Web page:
Monday, June 23, 2008

Will historians learn to love George W Bush?

Who said this?:

"There are many, many who can recommend, advise and sometimes a few of them consent. But there is only one who has been chosen by the American people to decide."

Why, that's obvious! It's the decider, of course. Only President George W. Bush could have such hubris as to describe himself in such imperial terms.

Or is it?

Actually, that's Lyndon Baines Johnson, another president who launched the United States into undeclared military conflicts on the basis of little more than open-ended congressional approval rooted in a dubious military threat. Johnson and Bush share other similarities; they both oversaw massive boosts in federal spending and increases in the size and role of the federal government. For Johnson, it was the "Great Society," the effects of which linger on today. For Bush, it's been No Child Left Behind and the Medicare prescription drug benefit. Bush's record on spending, in fact, is often compared to that of LBJ, with the current president presiding over an even larger increase in discretionary spending than LBJ.

And Johnson, like Bush, ended his presidency on a wave of unpopularity, declining even to seek a second complete term.

Today, Johnson is generally ranked by historians as an "above average" president. A Wall Street Journal-Federalist Society poll that sought to balance (PDF) input from conservative and liberal scholars ranked him at 17, below James Monroe and above John F. Kennedy.

How can that be?

To be blunt, historians tend to smile fondly on presidents who overstep their power, send armies to kill and maim and run roughshod over the Constitution. In his excellent book, The Cult of the Presidency, Gene Healy writes:

Summing up the results of his 1962 survey, Schlesinger Sr. noted that "Mediocre Presidents believed in negative government, in self-subordination to the legislative power." And scholars continue to see it that way. Thus, in Schlesinger Jr.'s 1996 survey, 5 of the top 10 presidents were war leaders: among them James K. Polk, Harry Truman, and Woodrow Wilson. Polk's major achievement was starting a war of conquest. Truman launched our first major undeclared war and had to be rebuked by the Supreme Court for claiming that his powers as commander in chief allowed him to seize American companies. After running for reelection as a peace candidate, Wilson took the country into the pointless carnage of World War I and carried out perhaps the harshest crackdown on civil liberties in American history.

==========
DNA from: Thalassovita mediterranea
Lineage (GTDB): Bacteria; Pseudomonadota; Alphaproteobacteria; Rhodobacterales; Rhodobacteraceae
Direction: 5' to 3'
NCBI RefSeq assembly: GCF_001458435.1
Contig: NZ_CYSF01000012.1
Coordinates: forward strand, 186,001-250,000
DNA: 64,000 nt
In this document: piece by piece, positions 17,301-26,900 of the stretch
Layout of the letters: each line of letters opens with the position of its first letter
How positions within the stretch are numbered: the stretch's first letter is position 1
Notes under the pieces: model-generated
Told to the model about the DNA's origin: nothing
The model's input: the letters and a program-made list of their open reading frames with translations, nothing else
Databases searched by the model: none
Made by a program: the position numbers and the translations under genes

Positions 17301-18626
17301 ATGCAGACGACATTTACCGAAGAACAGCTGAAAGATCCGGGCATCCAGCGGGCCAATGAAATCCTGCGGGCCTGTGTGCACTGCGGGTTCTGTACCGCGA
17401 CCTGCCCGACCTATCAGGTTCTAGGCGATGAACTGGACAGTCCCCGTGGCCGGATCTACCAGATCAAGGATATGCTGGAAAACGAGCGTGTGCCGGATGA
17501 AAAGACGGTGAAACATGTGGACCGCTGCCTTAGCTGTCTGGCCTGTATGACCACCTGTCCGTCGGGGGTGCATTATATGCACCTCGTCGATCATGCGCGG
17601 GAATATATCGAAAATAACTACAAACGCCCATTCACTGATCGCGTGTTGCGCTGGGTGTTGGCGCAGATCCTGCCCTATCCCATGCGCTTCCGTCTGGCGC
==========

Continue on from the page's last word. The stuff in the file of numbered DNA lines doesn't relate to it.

Warren G. Harding, who freed Wilson's political prisoners and presided over a period of peace and prosperity, is rated near the bottom of the pack by historians in almost every survey.

All of which is to say: George W. Bush, who has overseen civil liberties violations, massive expenditures, war, metastasized federal government, and who has propounded a near-dictatorial view of presidential power, is exactly the sort of president that historians tend to rate very highly.

There is a very good chance that the current president, soon to leave office with approval ratings so low they have tainted his entire political party, will be added to the pantheon of "good" presidents lovingly worshipped by the very academics charged with teaching the country's youth about the nation's successes and failures.

There are other ways of rating presidents, of course. In a chapter in Reassessing the Presidency, economists Richard Vedder and Lowell Gallaway ranked the nation's chief executives according to criteria including reining-in government spending and controlling inflation. According to one of their measures, poor, oft-neglected Harding comes in first. LBJ ranks at number 33.

It would be interesting to see a similar ranking done incorporating civil liberties criteria along with the economic ones.

Is it too much to hope for a president that historians will hate?

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Blogger Ben said...

I am surprised LBJ is only 33 in that reassesment.

June 23, 2008 9:36 PM  
Blogger J.D. Tuccille said...

Do you mean you think he's ranked too high? Or too low? ;)

That's 33 out of 39, by the way.

June 24, 2008 10:49 AM  
Anonymous Anonymous said...

^^ nice blog!! ^@^

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March 19, 2009 1:00 AM  

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